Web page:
To keep the end of a size 4 line off the surface (which is important for not alerting the fish to your presence) you will have to keep the rod tip high and you may have to adjust the length of the line and the length of the tippet. For years I have recommended that a beginner start with a line equal to the length of the rod, to which about 3.5 feet of tippet is attached. I know think the tippet should be at least 4 feet to start with, and 5 feet would be better, once you get to the point where you can consistently cast with the fly landing before the line does.
If you still have trouble keeping the end of the hi-vis line off the surface, stop your forward cast with the rod tip higher, and shorten your hi-vis line a little. Experiment. Line length and tippet length are not written in stone.
Experienced tenkara anglers might truly enjoy the rod for its ability to cast lines that are lighter than their current rods can cast well. The Nissin Pro Square 6:4 casts a size 2 line surprisingly well, and will cast a 1.5 on a still day if the fly has any weight at all (whether a yarn body that gets heavier when wet, a 2X heavy hook or a small bead head). I think the rod's a bit too soft to get good hook sets with heavy beads, though.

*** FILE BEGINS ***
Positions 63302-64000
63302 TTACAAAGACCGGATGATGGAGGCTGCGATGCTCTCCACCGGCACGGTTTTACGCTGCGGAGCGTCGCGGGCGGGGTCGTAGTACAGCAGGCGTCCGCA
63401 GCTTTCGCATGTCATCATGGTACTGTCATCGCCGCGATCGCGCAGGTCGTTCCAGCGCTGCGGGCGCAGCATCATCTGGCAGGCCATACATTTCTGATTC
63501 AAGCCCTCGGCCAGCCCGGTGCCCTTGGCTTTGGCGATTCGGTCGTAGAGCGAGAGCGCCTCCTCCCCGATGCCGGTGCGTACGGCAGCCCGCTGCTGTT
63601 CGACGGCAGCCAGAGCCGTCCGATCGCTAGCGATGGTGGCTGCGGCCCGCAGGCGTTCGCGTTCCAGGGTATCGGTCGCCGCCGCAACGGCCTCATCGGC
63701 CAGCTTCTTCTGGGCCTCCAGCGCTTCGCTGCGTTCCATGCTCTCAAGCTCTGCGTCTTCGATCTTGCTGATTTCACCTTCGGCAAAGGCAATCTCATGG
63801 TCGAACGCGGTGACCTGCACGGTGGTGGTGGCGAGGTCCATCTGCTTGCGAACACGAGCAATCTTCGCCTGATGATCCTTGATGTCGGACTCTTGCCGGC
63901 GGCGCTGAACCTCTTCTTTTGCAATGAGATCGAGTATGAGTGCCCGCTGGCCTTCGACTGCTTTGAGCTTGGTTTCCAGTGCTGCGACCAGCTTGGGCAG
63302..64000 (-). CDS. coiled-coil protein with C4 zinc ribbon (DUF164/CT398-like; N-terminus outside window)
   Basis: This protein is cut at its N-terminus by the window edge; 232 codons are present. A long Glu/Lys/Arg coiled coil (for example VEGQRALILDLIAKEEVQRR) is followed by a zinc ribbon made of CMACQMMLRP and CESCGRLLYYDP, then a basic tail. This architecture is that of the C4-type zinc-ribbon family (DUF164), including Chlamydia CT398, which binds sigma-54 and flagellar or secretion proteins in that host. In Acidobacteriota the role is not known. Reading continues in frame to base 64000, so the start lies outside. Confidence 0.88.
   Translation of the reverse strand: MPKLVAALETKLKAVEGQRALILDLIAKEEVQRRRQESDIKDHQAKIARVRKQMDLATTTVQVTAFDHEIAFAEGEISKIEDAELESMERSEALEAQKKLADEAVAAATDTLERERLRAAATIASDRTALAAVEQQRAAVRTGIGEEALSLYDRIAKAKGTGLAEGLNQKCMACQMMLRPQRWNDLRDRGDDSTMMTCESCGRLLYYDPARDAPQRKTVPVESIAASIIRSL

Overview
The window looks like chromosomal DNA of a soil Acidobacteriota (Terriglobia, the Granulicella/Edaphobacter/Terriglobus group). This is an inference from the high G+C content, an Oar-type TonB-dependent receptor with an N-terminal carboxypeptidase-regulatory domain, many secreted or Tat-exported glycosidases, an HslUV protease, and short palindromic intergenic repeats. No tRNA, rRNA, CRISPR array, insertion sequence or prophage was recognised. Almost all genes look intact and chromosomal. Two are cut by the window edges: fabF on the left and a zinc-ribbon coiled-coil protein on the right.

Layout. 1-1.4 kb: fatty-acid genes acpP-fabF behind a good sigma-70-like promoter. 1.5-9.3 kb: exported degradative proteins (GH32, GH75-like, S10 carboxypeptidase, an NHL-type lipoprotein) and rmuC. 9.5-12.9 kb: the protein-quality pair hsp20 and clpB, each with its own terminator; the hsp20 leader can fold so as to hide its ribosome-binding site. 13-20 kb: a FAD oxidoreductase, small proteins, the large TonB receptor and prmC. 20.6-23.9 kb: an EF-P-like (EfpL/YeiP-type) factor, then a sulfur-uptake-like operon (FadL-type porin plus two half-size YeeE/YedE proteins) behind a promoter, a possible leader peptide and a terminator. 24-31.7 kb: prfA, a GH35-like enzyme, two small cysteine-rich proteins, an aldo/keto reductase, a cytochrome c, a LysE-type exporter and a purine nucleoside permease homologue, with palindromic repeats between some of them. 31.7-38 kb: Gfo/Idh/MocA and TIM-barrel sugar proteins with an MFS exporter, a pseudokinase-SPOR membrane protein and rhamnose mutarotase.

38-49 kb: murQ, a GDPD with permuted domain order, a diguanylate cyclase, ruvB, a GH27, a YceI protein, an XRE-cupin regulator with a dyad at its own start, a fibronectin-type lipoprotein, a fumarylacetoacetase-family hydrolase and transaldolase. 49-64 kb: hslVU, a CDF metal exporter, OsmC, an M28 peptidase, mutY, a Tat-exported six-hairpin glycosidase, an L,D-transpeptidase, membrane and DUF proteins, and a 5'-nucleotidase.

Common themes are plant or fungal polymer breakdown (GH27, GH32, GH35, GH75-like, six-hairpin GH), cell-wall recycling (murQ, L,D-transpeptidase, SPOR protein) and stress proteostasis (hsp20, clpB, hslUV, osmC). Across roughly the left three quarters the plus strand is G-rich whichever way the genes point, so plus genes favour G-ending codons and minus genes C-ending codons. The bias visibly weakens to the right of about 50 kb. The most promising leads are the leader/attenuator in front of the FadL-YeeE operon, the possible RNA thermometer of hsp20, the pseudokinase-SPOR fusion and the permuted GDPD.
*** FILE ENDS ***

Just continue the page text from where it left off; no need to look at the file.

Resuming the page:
The brookie above was caught with a Pro Square 6:4 320 in a very small stream with heavily wooded banks and lots of overhead branches - fishing conditions in which the little 320 just excels. You can bet it put a bend in the rod!
The Nissin Pro Square 6:4 320 makes a great Kids' Rod. It's short enough and light enough for a kid to use and it has the perfect action to teach tenkara casting. Even adults will love it for small streams and its ability to cast light lines (truly, your kid will never outgrow it). It is too short to be an all-around rod, but for smaller anglers and smaller streams it is just ideal.